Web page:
Is Fake News really a thing?
It is a thing. It’s in the public mind, more than it used to be, because of social media. People can create it themselves and spread it themselves, across multiple platforms.
But it’s not just anonymous people acting through new media. For example, Jacob Rees Mogg recently got a lot of support for re-tweeting a highly questionable infographic in The Sun newspaper about how everything will be cheaper if Britain withdraws from the Customs Union. There are lots of examples of people disseminating dodgy content on social channels to influence opinion.
In the public vocabulary, the phrase Fake News is often just an excuse to disbelieve what you’ve read. It includes patent falsehoods as well as inconvenient truths. But we need to get this in perspective. Yes, there have been falling levels of public trust in news media in recent years — but then again there have been falling levels of public trust in everything.
If we look at IPSOS Mori’s recent poll we can see that public trust in the professions is lower than ever. But the significance of this can be hugely overstated. In the PR industry, there are many who evince a rather pathetic desire to be loved when what we need most is actually to be respected.
The risk to clients
Over the 10 years I’ve been running the PRCA everything has got faster. The news cycle is faster, companies collapse faster, the intensity of scrutiny is much greater and rising all the time. Unless you combat Fake News fast it can have a rapid effect on an organisation’s existence. It doesn’t only apply to deliberate falsehoods either: if we look at how Snap lost £900 million in value after one tweet from Kylie Jenner — a tweet which was just an expression of one person’s subjective opinion — we can see where the vulnerabilities lie.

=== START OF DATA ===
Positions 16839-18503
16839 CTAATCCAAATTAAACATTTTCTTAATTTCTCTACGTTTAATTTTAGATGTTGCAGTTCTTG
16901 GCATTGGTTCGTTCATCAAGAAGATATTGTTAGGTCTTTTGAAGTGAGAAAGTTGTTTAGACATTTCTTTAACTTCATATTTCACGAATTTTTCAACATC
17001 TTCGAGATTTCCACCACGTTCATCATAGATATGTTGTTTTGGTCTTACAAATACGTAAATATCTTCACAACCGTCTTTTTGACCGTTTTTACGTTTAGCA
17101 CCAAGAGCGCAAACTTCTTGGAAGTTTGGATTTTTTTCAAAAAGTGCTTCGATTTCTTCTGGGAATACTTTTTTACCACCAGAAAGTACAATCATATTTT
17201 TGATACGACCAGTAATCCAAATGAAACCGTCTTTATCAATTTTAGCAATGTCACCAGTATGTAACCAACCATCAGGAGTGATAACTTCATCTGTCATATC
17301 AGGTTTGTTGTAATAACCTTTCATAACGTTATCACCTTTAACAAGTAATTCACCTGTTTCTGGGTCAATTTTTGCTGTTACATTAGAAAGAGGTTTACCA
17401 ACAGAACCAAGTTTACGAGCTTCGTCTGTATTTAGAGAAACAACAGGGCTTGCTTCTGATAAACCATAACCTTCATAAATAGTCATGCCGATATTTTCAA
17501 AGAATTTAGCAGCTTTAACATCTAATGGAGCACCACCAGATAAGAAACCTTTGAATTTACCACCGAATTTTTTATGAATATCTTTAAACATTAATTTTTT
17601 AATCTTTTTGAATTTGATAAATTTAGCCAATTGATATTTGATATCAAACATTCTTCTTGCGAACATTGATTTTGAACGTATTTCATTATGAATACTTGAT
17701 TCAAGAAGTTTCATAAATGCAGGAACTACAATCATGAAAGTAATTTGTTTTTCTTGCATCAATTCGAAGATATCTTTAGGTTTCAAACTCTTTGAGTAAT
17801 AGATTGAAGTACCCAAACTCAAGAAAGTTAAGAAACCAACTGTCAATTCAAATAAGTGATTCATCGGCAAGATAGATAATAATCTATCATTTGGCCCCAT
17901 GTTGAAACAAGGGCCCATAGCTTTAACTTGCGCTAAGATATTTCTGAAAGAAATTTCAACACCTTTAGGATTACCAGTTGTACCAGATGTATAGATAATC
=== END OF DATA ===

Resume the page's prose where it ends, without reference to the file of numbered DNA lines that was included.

The impact on PR today
This means move more quickly. The PR industry is configured better than most to do that. We were already set up to react fast because we shape and respond to the fast pace of the news agenda. We understand frenetic newsroom cultures. And we get social media better than others.
Just a few years back, some may have got away with selling bad social media work because clients didn’t get it, but that’s changed and the industry has kept one step ahead and has changed to meet growing demand.
If you look at the World PR Report produced by the ICCO — the global voice of public relations consultancies, of which I’m also Chief Executive — you’ll see that what’s driving the growth of PR is three things.
One is the diversification of agencies’ offerings to meet the changing environment. Two is that clients are investing more in reputation management, as CEOs recognise that reputation’s impact on the bottom line and their own remuneration is greater than ever. Three is the growth of social and digital work. Social media, multimedia content creation and digital build and production are the fastest growth areas for PR firms.
The future of PR
A considerable part of the disinformation we’re seeing is automated. But I don’t really see PR itself automating that much. Sure there will be automated tracking and monitoring, but our industry is primarily rooted in personal relationships, insight and creativity. These are the hardest things to mechanise. I can imagine a future in which a robot can write a bad press release. I can’t imagine a robot angling it, making it sing, or selling it in.
If you had one message what would it be?
Fake News can destroy your company so react quickly when you have to.